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Stormwater Pollution Prevention

    Stormwater runoff is generated from rain events that flow over land or impervious surfaces, such as paved streets, parking lots, and building rooftops, without soaking into the ground. This runoff collects pollutants like trash, chemicals, oils, and dirt/sediment, which can harm our rivers, streams, and lakes. These pollutants lead to changes in hydrology and water quality, causing habitat modification and loss, increased flooding, reduced aquatic biological diversity, and heightened sedimentation and erosion. To safeguard these resources, municipalities, construction sites, and industrial activities implement stormwater controls, known as best management practices (BMPs), to manage their runoff effectively.

Effective stormwater runoff management offers numerous benefits, including:
Protection of wetlands and aquatic ecosystems.
Improved quality of receiving water bodies.
Conservation of water resources.
Protection of public health and enhanced flood control.

The public can contribute to Stormwater Pollution Prevention by avoiding hazardous practices and reporting illicit discharges or improper waste disposal.
Illicit Discharge and Improper Water Disposal educational brochure.
Report Environmental Violations.
For additional resources visit the Florida Department of Environmental Protection.

Determining the Risk

    To assess a community’s flood risk, FEMA conducts a Flood Insurance Study, which includes statistical data on river flow, storm tides, hydrologic/hydraulic analyses, and rainfall and topographic surveys. FEMA utilizes this data to create flood hazard maps outlining the community’s various flood risk areas. Floodplains and regions susceptible to coastal storm surges are designated as high-risk areas or Special Flood Hazard Areas (SFHAs). Certain sections of floodplains may experience frequent flooding, while others are only affected by severe storms. However, areas just outside these high-risk zones may also be at significant risk. Changing weather patterns, erosion, and development can alter floodplain boundaries. FEMA is currently updating and modernizing the nation’s Flood Insurance Rate Maps. These digital flood hazard maps provide an official depiction of flood risks for each community and its properties. FEMA has published nearly 100,000 individual Flood Insurance Rate Maps. Review your map and learn how to interpret it to make informed decisions about protecting your property, both financially and structurally.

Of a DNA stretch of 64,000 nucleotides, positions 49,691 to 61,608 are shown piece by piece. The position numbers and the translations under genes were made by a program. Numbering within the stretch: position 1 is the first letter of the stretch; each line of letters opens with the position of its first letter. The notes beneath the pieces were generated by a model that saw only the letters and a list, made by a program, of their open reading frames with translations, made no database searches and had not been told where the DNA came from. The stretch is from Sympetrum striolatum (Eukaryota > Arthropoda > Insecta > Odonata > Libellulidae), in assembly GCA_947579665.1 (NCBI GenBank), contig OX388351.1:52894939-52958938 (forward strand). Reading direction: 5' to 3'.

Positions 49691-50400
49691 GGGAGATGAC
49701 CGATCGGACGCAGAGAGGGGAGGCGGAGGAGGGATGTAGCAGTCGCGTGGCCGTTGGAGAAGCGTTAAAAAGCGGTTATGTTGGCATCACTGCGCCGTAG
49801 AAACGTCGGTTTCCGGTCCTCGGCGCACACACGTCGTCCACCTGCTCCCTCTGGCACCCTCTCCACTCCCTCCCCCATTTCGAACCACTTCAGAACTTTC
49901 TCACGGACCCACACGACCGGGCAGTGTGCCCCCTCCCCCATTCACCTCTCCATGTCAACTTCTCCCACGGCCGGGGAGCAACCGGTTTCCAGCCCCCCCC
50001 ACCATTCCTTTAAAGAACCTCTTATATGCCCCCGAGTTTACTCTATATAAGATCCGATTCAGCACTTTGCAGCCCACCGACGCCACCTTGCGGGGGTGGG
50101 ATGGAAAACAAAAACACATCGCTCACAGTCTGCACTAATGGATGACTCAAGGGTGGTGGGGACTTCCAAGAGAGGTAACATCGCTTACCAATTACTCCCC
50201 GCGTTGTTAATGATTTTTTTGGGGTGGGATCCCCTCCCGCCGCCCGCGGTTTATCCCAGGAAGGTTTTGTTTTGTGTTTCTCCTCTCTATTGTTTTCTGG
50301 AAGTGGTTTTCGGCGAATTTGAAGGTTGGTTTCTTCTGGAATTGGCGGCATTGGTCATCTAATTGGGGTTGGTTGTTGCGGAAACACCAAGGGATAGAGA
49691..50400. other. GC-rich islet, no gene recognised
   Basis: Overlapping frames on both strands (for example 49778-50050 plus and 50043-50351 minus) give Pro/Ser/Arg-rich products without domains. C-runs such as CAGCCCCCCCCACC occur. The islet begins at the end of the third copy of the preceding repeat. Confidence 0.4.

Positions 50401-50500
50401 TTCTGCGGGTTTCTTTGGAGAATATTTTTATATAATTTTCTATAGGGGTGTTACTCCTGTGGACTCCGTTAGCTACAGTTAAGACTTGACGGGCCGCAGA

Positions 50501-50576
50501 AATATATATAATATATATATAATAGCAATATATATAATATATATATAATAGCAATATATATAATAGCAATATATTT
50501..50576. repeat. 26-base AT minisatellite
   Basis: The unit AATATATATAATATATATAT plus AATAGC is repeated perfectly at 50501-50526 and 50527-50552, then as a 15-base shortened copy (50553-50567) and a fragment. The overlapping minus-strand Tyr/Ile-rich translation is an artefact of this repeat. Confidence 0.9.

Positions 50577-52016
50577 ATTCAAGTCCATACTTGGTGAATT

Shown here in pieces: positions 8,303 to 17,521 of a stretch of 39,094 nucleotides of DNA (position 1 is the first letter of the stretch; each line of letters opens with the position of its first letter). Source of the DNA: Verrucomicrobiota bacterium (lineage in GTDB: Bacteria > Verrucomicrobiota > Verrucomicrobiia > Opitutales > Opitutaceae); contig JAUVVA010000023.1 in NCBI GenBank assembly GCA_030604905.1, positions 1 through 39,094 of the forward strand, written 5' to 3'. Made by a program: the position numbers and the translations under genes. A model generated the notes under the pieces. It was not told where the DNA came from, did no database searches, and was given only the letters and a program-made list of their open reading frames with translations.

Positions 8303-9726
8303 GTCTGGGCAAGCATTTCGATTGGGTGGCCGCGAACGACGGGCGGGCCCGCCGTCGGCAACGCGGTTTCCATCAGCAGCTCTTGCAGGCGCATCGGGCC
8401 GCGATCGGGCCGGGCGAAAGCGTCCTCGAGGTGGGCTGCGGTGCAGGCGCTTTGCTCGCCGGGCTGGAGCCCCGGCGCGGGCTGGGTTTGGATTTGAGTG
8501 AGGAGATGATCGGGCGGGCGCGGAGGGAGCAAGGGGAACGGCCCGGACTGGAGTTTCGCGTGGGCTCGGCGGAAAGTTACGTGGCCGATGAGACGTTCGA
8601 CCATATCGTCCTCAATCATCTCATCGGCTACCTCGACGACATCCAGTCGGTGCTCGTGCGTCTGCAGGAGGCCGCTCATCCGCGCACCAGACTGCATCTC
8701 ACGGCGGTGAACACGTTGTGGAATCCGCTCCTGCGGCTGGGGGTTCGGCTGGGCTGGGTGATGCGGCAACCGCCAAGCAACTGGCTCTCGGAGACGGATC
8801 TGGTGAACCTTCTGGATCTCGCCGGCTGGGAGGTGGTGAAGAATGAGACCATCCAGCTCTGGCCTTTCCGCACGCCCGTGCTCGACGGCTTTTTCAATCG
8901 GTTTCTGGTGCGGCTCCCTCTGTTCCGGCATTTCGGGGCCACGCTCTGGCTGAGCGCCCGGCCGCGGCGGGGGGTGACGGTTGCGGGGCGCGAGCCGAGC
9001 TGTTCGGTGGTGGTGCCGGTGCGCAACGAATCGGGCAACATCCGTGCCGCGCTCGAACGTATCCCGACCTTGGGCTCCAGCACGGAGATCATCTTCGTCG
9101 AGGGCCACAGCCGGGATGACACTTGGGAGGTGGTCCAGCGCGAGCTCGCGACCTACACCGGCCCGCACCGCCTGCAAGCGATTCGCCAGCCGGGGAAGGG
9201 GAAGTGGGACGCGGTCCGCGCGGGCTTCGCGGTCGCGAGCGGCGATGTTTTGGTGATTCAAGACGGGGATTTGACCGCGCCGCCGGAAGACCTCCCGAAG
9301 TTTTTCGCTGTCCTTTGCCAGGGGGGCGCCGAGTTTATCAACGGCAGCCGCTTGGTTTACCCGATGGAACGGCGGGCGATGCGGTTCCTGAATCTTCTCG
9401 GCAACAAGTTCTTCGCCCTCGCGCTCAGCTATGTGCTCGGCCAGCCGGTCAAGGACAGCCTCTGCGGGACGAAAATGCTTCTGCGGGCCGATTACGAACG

Stormwater Resources

FEMA Floodplain Map for Florida City, 2009.

Managing Stormwater.

Miami-Dade County Stormwater Utility.

Miami-Dade County Stormwater Management